The Universal Christ

"The resurrection gives us a Christ who is spiritually present; the Holy Spirit gives us a Christ who is universally present. By the coming of the Holy Spirit the risen Christ is made omnipresent, and the whole process of revelation here and now completed. Nothing higher can be looked for until the veil is dropped on the other side. Momentous consequences follow the acceptance of this truth. If the age of the Spirit under which we are now living marks the final outgoing of God to man; if the God who is manifested in Christ is every-where present in the Spirit; if through the medium-ship of the Spirit he dwells in the inner sanctuary of the soul; if he is not only with man, but in man; if through the Holy Spirit his presence within the soul is realized as the presence of Christ, then the time foretold by Jesus has come when temples and shrines are no longer indispensable, when every man has immediate access to God as the Father, and when every humble receptive soul may become "an habitation of God in the Spirit." "
- James Mann Campbell (The Presence, p. 89)

The New Covenant Gift of the Spirit

"Let us recall the three considerations that have been
mentioned. First, that our Lord Himself in His Divine-human nature was on earth, and is now in heaven, possessed of the fulness of the Spirit, and this in such a manner that the Spirit entered into all He was in the one sphere, and enters into all He is in the other. Secondly, that the Spirit given us by our Lord in His glorified condition is His own Spirit in the most definite and particular meaning of the words. Thirdly, that when the Spirit is bestowed upon us He must be made inwardly and experimentally ours, entering into all that we are in a manner similar to that in which He entered into all that Jesus was and is. Let us fix these three points distinctly in our minds, and it will follow that the Spirit promised as the chief gift of the New Covenant is pervaded by human as well as Divine elements. As the Spirit of the exalted and glorified Lord, He is not the Third Person of the Trinity in His absolute and metaphysical existence, but that Person as He is mediated through the Son, who is human as well as Divine. It is on this particular aspect of His being that He diffuses Himself through the members of Christ's body, and abides in them. Only as human, entering into and coalescing with what is human, can He be also our Spirit dwelling in a living and real way within us."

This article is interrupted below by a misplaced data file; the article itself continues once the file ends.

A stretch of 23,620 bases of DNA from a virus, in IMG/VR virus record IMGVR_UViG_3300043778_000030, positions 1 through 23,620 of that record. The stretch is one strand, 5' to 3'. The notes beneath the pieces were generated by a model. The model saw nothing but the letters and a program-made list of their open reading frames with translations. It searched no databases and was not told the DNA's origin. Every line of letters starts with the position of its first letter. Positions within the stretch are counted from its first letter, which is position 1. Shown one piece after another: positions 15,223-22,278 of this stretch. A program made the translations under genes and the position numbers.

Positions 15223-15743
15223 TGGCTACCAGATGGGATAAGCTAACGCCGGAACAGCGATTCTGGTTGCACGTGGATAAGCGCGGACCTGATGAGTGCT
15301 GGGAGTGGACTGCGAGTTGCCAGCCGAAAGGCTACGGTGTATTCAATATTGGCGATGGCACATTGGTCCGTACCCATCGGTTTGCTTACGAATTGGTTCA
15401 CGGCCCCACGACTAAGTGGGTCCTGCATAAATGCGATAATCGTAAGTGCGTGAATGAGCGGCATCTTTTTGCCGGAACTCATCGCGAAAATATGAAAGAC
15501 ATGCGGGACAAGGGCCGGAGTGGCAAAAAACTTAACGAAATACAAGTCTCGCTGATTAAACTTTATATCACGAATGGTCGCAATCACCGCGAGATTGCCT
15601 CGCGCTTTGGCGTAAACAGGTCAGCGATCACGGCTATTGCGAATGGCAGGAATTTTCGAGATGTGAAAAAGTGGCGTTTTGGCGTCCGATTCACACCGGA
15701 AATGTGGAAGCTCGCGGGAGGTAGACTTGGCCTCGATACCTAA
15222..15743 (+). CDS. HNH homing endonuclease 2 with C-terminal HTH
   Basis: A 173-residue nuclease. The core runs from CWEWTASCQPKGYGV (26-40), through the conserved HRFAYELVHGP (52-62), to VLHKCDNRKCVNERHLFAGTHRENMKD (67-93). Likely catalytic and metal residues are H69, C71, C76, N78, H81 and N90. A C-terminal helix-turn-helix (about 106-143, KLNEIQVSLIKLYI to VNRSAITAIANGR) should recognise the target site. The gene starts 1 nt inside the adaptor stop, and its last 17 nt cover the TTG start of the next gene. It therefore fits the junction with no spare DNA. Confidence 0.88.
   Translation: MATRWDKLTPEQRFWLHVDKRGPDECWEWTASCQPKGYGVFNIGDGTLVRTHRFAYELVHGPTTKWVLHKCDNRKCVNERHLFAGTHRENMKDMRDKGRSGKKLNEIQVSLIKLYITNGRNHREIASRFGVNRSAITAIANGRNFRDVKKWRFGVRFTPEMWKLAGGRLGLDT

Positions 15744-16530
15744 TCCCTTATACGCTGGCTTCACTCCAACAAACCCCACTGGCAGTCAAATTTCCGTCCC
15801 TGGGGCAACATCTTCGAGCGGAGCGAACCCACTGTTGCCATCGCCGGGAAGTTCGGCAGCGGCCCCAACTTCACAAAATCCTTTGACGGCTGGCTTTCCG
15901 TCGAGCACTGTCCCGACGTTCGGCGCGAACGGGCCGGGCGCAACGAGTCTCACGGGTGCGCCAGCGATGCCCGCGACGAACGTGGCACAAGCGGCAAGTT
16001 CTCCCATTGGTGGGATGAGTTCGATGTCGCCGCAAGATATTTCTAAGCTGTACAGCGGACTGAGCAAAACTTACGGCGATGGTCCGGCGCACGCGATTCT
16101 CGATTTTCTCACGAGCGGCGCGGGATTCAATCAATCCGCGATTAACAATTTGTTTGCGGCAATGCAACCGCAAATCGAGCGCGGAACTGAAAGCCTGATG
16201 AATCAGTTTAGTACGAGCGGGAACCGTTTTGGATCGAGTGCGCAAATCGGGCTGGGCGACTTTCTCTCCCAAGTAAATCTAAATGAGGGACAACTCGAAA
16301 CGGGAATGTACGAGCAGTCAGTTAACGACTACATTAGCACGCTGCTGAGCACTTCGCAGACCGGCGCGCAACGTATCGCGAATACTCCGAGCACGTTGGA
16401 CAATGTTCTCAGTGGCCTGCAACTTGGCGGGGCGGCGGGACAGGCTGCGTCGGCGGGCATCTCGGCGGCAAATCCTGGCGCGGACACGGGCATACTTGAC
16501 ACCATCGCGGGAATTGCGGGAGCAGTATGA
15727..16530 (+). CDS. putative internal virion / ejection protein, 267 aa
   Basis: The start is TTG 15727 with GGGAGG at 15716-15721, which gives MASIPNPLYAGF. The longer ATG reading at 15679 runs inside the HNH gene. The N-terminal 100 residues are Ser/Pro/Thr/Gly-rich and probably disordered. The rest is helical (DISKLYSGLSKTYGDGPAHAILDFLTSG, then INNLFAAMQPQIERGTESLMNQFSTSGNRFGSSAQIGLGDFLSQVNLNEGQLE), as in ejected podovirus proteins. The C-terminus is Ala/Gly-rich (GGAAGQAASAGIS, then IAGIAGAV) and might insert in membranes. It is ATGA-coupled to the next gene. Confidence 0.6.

- William Milligan (The Ascension and Heavenly Priesthood of Our Lord, p. 189)

Tuesday, January 10, 2017

Why has the Church not been sufficiently alive to its importance? (Part 5 in a six part series)

   "Before closing what has to be said upon this subject, one or two general remarks may be made. It is un-questionable that the Church has not been sufficiently alive to its importance. There are symptoms of improvement in this respect, but much remains to be done before we can hope to reach consistent and clear views upon the Person and Work of the Spirit under the New Testament dispensation. It may be difficult to explain why it should be so. But in all probability the chief explanation is our failure to recognise with sufficient distinctness that that "Spirit," or "Holy Spirit," to which the Church's vitality must be always due is the Spirit of Christ, the ever-living human as well as Divine Lord, and that He has been too exclusively thought of as the Third Person of the Trinity in His metaphysical existence. We know that to the Lord Jesus Christ the redemption of man is owing, and that He is as much the Finisher as the Author of our faith. When, accordingly, we hear of another work not less essential, but which seems to be carried out less by Him than by an independent Person, our minds become confused, and we are tempted to dismiss the subject. On the other hand, let us feel that the Spirit given by the exalted Redeemer is His own Spirit, the Spirit by whom He forms Himself within us, and the different parts of the plan of our salvation will blend into one."

- William Milligan (The Ascension and Heavenly Priesthood of Our Lord, Baird Lectures, Lect. IV, Pgs. 223-224)

*Re-post from 2/26/15

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